Max Holloway (Dave Mandel/Sherdog)

UFC Fight Night: Holloway vs. Allen Preview and Predictions

On Saturday, Apr. 15, the UFC will come back to Kansas City six years to the day after their debut in the “Paris of the Plains,” when UFC Fight Night: Holloway vs. Allen lands at the T-Mobile Center. Headlining the show will be a top-five featherweight showdown between former champion Max Holloway and fourth-ranked contender Arnold Allen.

Holloway lost his UFC title to Alexander Volkanovski back in 2019, and, since then, he has tried to capture it back from the Aussie twice, albeit unsuccessfully. After their first rematch, which ended in a split decision, Holloway was able to pick up wins over Calvin Kattar and now-interim champ Yair Rodriguez. However, in the trilogy fight with Volk last July, the Hawaiin lost a third decision, but still sits as the No. 2 contender. Allen, on the other hand, has followed a different path.

The Englishman had a 9-1 record as a pro when he entered the UFC eight years ago, and he has not lost since. He is currently riding a 12-fight winning streak, with the last 10 coming inside the Octagon. Allen’s last two wins were both by TKO over Dan Hooker and the aforementioned Kattar, which was in Oct. 2022. He has quietly been running through the featherweight division with eyes on the title. This is a huge fight for both men, as the victor will most likely challenge the winner of the title-unification bout, which takes place at UFC 290 in Las Vegas to cap off International Fight Week in July.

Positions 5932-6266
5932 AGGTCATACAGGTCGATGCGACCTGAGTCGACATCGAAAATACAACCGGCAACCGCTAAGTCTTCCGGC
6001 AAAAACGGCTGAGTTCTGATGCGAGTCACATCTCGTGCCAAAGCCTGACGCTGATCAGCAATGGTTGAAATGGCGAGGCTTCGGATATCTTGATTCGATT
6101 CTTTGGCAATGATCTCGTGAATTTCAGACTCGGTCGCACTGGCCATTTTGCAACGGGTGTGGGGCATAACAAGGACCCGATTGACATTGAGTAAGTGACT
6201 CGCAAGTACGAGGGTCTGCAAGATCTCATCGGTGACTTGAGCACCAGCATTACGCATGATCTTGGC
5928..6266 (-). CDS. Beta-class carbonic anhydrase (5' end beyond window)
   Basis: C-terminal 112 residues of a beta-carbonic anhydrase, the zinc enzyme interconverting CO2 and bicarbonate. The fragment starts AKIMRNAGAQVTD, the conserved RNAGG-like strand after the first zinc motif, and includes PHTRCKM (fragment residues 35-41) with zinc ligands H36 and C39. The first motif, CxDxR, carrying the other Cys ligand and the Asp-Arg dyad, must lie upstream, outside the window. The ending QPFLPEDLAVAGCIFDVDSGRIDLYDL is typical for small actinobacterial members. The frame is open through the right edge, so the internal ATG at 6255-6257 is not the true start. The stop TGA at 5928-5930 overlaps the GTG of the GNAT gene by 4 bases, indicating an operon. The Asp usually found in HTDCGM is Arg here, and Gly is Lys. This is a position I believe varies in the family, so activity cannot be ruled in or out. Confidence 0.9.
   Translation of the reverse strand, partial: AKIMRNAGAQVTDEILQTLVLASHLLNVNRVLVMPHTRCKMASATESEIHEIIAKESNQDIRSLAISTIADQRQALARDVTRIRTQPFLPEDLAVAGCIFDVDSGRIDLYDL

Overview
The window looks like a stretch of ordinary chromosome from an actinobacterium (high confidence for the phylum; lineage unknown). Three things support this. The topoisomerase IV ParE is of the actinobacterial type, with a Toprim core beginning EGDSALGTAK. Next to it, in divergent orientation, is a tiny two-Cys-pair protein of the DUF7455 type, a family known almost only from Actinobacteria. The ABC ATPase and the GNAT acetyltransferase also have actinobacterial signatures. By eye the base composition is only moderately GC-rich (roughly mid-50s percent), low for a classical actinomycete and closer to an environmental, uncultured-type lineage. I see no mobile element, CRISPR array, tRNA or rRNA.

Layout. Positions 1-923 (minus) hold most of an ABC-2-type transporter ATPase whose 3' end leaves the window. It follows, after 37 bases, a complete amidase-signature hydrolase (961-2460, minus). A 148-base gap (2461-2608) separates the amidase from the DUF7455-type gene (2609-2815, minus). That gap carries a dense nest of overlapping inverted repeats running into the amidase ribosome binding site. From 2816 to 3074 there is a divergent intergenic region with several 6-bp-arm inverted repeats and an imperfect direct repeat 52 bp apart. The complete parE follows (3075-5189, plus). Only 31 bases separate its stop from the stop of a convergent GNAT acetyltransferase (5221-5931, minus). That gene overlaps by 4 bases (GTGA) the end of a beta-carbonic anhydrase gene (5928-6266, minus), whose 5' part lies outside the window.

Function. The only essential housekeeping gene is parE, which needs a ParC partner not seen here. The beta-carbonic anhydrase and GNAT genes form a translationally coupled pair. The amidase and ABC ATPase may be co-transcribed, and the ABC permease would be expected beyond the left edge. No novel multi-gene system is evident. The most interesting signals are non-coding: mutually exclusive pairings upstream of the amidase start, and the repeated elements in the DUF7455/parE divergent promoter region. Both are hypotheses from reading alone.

The co-main event features one of the kings of the highlight reel in veteran Edson Barboza, who will take on New York native Billy Quarantillo in a featherweight battle. These two have had very different trajectories in the last few years, as the Brazilian is 2-5 in his last seven outings, whereas the American is 2-5 in his last seven, which is his entire UFC career. The former lightweight Barboza is still clinging onto the No. 14 spot in the featherweight rankings, while Quarantillo is on that upward climb, trying to secure a spot in the rankings.

Elsewhere on the main card is a pair of light heavyweight bouts with Dustin Jacoby facing Azamat Murzakanov and Ion Cutelaba fighting Tanner Boser. Also, the ninth-ranked bantamweight Pedro Munhoz will face the surging Chris Gutierrez, while the seemingly never-aging veteran Clay Guida will take on Rafa Garcia.